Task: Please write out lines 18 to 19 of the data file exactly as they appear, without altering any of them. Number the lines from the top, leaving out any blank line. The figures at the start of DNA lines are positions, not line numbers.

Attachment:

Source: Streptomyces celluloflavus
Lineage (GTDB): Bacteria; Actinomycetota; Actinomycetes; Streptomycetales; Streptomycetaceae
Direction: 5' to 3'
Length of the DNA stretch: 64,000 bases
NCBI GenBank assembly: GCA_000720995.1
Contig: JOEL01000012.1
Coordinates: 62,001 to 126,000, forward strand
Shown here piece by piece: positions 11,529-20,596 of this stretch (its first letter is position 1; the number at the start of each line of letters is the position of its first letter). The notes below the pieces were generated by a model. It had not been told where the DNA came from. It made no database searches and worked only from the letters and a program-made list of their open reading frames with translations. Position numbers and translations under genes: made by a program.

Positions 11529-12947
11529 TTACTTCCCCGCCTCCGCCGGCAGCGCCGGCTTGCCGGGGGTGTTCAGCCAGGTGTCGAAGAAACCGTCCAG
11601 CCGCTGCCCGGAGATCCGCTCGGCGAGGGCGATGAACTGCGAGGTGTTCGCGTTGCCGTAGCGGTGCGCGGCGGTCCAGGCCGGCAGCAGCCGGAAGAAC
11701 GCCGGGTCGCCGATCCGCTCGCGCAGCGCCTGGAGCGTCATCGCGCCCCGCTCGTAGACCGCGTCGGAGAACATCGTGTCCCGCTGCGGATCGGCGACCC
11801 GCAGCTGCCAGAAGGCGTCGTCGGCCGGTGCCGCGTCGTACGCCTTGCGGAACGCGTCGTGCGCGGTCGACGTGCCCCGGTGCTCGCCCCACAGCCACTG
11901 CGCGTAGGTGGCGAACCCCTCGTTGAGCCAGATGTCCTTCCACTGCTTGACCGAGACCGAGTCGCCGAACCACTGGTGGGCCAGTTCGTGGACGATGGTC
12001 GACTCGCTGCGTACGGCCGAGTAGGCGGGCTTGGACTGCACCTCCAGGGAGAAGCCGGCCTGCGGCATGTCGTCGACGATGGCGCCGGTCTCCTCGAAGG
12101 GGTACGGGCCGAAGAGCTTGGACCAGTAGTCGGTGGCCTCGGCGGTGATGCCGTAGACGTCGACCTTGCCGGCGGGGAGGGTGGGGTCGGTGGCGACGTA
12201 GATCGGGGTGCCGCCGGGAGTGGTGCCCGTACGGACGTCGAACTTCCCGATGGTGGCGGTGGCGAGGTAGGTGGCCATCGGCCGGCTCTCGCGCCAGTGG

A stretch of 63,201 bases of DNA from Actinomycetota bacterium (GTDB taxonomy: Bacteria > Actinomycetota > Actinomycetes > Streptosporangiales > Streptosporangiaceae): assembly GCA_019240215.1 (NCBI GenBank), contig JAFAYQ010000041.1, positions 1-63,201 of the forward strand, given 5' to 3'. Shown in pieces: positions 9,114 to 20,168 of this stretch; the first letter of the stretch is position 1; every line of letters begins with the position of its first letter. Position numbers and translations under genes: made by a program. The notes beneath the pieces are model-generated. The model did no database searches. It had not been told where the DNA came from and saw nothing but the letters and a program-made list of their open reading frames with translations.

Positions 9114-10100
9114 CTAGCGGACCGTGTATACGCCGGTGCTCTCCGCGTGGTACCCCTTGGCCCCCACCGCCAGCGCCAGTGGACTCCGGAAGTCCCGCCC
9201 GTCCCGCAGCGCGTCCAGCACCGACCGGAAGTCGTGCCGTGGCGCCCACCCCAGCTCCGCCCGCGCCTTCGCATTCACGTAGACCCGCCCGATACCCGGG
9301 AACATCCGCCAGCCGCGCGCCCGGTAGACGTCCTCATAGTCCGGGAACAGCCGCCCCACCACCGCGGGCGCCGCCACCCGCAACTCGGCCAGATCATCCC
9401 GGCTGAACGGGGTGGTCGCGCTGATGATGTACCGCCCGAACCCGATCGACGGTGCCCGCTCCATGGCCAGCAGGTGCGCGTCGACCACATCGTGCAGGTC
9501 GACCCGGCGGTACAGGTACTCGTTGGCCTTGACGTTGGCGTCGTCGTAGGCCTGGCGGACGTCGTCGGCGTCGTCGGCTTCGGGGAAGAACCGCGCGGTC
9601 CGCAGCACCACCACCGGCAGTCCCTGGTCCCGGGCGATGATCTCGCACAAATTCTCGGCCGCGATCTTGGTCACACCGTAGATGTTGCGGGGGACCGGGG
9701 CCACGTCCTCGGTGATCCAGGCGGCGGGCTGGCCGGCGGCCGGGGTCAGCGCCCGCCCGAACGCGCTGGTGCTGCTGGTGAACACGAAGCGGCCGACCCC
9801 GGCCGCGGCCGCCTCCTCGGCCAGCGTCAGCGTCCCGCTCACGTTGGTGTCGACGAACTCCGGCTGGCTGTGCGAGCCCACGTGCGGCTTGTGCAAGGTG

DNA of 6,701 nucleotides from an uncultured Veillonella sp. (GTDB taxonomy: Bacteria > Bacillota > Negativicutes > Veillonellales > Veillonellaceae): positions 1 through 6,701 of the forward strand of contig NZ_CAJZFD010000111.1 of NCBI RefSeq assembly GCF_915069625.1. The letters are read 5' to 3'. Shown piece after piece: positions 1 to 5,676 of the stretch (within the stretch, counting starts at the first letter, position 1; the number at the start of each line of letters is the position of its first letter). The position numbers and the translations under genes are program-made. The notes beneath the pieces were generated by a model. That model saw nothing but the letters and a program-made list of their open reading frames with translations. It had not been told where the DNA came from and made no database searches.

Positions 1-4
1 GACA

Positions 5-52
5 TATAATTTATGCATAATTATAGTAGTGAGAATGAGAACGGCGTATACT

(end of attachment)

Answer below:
A stretch of 63,201 bases of DNA from Actinomycetota bacterium (GTDB taxonomy: Bacteria > Actinomycetota > Actinomycetes > Streptosporangiales > Streptosporangiaceae): assembly GCA_019240215.1 (NCBI GenBank), contig JAFAYQ010000041.1, positions 1-63,201 of the forward strand, given 5' to 3'. Shown in pieces: positions 9,114 to 20,168 of this stretch; the first letter of the stretch is position 1; every line of letters begins with the position of its first letter. Position numbers and translations under genes: made by a program. The notes beneath the pieces are model-generated. The model did no database searches. It had not been told where the DNA came from and saw nothing but the letters and a program-made list of their open reading frames with translations.

Positions 9114-10100